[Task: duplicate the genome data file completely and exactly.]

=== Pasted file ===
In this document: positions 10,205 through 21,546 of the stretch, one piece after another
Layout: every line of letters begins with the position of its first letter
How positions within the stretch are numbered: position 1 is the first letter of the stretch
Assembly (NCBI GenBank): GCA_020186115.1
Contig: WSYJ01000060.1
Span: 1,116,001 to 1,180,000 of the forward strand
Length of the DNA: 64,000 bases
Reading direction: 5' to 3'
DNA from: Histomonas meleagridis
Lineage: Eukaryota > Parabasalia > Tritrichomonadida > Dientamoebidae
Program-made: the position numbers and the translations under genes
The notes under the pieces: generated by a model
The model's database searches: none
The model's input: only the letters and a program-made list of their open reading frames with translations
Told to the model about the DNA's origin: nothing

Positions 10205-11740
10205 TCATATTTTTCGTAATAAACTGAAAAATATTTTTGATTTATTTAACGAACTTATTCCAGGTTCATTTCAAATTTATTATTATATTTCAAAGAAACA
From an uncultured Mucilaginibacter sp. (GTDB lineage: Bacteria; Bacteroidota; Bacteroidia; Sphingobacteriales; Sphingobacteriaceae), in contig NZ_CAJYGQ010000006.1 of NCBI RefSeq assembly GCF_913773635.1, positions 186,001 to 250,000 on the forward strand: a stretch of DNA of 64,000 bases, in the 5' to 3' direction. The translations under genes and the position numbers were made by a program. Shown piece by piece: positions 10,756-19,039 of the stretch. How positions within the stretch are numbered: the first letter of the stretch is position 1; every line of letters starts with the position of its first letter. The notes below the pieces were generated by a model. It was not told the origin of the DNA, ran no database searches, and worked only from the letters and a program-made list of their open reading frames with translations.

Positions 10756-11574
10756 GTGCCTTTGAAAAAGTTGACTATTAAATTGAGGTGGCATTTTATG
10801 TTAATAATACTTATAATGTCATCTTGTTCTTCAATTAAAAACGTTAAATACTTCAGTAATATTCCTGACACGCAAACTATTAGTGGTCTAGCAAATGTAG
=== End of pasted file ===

In this document: positions 10,205 through 21,546 of the stretch, one piece after another
Layout: every line of letters begins with the position of its first letter
How positions within the stretch are numbered: position 1 is the first letter of the stretch
Assembly (NCBI GenBank): GCA_020186115.1
Contig: WSYJ01000060.1
Span: 1,116,001 to 1,180,000 of the forward strand
Length of the DNA: 64,000 bases
Reading direction: 5' to 3'
DNA from: Histomonas meleagridis
Lineage: Eukaryota > Parabasalia > Tritrichomonadida > Dientamoebidae
Program-made: the position numbers and the translations under genes
The notes under the pieces: generated by a model
The model's database searches: none
The model's input: only the letters and a program-made list of their open reading frames with translations
Told to the model about the DNA's origin: nothing

Positions 10205-11740
10205 TCATATTTTTCGTAATAAACTGAAAAATATTTTTGATTTATTTAACGAACTTATTCCAGGTTCATTTCAAATTTATTATTATATTTCAAAGAAACA
From an uncultured Mucilaginibacter sp. (GTDB lineage: Bacteria; Bacteroidota; Bacteroidia; Sphingobacteriales; Sphingobacteriaceae), in contig NZ_CAJYGQ010000006.1 of NCBI RefSeq assembly GCF_913773635.1, positions 186,001 to 250,000 on the forward strand: a stretch of DNA of 64,000 bases, in the 5' to 3' direction. The translations under genes and the position numbers were made by a program. Shown piece by piece: positions 10,756-19,039 of the stretch. How positions within the stretch are numbered: the first letter of the stretch is position 1; every line of letters starts with the position of its first letter. The notes below the pieces were generated by a model. It was not told the origin of the DNA, ran no database searches, and worked only from the letters and a program-made list of their open reading frames with translations.

Positions 10756-11574
10756 GTGCCTTTGAAAAAGTTGACTATTAAATTGAGGTGGCATTTTATG
10801 TTAATAATACTTATAATGTCATCTTGTTCTTCAATTAAAAACGTTAAATACTTCAGTAATATTCCTGACACGCAAACTATTAGTGGTCTAGCAAATGTAG